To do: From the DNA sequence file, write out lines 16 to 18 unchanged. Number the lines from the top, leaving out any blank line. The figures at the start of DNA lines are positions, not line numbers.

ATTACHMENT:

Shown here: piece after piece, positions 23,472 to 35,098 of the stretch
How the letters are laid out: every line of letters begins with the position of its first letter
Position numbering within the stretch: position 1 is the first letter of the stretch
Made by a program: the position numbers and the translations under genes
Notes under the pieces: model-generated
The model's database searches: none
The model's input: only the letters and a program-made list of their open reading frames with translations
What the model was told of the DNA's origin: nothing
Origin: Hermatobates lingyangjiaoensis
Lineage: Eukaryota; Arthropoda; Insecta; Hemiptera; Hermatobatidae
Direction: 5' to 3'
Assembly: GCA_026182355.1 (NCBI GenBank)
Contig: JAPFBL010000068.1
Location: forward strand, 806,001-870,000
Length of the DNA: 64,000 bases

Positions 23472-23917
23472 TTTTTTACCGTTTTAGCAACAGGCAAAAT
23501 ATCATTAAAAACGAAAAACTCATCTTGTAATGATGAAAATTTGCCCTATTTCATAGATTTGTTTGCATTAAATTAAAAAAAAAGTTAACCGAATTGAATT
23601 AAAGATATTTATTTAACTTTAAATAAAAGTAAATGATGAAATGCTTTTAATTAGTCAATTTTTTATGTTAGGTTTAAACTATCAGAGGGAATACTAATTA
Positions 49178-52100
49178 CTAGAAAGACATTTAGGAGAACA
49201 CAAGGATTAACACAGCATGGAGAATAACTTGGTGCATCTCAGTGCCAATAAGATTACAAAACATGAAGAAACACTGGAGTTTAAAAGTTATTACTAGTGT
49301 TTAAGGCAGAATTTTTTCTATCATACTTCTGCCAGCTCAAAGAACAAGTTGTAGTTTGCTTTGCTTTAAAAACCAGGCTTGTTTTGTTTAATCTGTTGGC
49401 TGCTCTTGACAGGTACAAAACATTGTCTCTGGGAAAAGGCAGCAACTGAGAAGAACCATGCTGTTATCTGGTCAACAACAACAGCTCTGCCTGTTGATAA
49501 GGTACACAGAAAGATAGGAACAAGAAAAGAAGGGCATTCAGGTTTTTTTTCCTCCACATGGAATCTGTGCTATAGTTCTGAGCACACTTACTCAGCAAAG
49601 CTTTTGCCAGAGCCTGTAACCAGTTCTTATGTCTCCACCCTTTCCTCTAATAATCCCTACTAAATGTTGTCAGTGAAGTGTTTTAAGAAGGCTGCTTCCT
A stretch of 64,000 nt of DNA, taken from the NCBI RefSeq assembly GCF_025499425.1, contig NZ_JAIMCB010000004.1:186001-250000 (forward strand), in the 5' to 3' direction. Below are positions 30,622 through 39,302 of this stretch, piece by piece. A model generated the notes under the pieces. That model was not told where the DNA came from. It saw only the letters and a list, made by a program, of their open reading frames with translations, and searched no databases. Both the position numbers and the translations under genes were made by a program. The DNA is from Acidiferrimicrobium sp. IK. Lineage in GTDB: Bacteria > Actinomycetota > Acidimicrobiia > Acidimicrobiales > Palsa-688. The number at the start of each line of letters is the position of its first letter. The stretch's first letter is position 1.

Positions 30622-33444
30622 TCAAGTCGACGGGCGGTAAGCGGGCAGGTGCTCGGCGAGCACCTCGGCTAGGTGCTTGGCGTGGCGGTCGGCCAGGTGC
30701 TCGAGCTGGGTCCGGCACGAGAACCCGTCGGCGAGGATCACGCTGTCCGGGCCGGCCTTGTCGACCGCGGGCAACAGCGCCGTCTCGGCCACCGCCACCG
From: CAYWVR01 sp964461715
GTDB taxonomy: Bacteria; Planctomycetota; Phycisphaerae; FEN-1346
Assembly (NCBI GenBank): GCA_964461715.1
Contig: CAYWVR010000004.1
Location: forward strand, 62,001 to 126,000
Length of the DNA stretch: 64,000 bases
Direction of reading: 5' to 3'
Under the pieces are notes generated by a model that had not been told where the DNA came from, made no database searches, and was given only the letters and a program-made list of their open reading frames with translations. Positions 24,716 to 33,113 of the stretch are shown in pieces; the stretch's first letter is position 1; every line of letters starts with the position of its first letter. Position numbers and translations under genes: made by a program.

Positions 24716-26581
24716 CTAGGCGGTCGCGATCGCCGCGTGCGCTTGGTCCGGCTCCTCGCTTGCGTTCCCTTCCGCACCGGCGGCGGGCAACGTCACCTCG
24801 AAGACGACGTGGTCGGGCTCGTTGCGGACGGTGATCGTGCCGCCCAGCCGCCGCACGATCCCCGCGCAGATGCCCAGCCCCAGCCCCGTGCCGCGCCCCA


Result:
Positions 23472-23917
23472 TTTTTTACCGTTTTAGCAACAGGCAAAAT
23501 ATCATTAAAAACGAAAAACTCATCTTGTAATGATGAAAATTTGCCCTATTTCATAGATTTGTTTGCATTAAATTAAAAAAAAAGTTAACCGAATTGAATT